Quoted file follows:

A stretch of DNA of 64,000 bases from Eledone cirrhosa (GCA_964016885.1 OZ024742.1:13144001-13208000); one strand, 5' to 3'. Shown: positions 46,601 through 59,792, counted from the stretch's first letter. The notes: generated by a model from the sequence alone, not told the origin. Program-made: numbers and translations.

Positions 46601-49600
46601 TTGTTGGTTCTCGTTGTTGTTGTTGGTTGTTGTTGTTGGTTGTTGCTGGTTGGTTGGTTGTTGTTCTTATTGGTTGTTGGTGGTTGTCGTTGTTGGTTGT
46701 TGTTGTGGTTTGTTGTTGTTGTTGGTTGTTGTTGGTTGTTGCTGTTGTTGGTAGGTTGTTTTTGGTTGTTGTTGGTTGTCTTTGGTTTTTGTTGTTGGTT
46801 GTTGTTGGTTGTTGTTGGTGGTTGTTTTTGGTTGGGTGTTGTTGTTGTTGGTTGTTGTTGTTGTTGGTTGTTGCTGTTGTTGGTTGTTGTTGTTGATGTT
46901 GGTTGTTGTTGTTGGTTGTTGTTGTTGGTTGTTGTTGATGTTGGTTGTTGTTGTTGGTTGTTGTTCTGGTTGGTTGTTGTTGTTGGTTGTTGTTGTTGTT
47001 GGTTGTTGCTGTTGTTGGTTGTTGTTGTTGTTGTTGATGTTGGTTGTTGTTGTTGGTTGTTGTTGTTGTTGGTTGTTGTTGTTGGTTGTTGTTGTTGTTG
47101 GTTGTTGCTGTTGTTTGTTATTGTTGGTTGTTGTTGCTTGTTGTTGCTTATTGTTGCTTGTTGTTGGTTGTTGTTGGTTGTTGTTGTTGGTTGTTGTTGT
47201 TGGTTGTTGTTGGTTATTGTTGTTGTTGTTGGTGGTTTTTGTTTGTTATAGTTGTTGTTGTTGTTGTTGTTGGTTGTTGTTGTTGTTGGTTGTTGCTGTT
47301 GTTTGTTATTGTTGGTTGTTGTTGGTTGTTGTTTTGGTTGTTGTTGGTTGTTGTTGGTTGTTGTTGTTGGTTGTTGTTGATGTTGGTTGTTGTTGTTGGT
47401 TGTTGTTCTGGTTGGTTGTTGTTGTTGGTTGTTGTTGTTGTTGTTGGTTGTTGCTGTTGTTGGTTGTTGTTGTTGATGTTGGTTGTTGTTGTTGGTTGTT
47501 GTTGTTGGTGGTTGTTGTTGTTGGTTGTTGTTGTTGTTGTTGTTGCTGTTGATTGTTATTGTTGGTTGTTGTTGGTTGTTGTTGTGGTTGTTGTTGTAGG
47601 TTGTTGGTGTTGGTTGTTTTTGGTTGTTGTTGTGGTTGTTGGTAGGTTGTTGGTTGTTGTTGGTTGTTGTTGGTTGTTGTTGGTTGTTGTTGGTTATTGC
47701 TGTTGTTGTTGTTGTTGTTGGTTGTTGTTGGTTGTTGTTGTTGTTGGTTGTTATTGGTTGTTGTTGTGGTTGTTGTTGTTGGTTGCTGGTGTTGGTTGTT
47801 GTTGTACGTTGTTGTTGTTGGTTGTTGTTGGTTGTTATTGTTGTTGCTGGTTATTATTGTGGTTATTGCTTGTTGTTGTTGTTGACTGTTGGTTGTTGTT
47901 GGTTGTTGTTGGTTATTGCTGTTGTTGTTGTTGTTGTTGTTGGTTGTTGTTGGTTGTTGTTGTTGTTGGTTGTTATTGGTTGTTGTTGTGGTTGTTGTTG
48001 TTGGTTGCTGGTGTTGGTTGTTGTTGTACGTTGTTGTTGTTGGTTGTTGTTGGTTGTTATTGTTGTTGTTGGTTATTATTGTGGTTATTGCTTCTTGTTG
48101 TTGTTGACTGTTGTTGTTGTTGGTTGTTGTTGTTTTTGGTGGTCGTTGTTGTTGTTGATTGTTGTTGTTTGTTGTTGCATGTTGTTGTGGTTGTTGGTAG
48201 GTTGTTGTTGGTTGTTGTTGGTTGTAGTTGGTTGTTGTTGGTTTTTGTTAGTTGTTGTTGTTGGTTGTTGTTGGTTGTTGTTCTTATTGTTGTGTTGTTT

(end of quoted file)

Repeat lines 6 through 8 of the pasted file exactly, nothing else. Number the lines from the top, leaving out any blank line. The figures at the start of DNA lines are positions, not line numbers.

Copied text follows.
46901 GGTTGTTGTTGTTGGTTGTTGTTGTTGGTTGTTGTTGATGTTGGTTGTTGTTGTTGGTTGTTGTTCTGGTTGGTTGTTGTTGTTGGTTGTTGTTGTTGTT
47001 GGTTGTTGCTGTTGTTGGTTGTTGTTGTTGTTGTTGATGTTGGTTGTTGTTGTTGGTTGTTGTTGTTGTTGGTTGTTGTTGTTGGTTGTTGTTGTTGTTG
47101 GTTGTTGCTGTTGTTTGTTATTGTTGGTTGTTGTTGCTTGTTGTTGCTTATTGTTGCTTGTTGTTGGTTGTTGTTGGTTGTTGTTGTTGGTTGTTGTTGT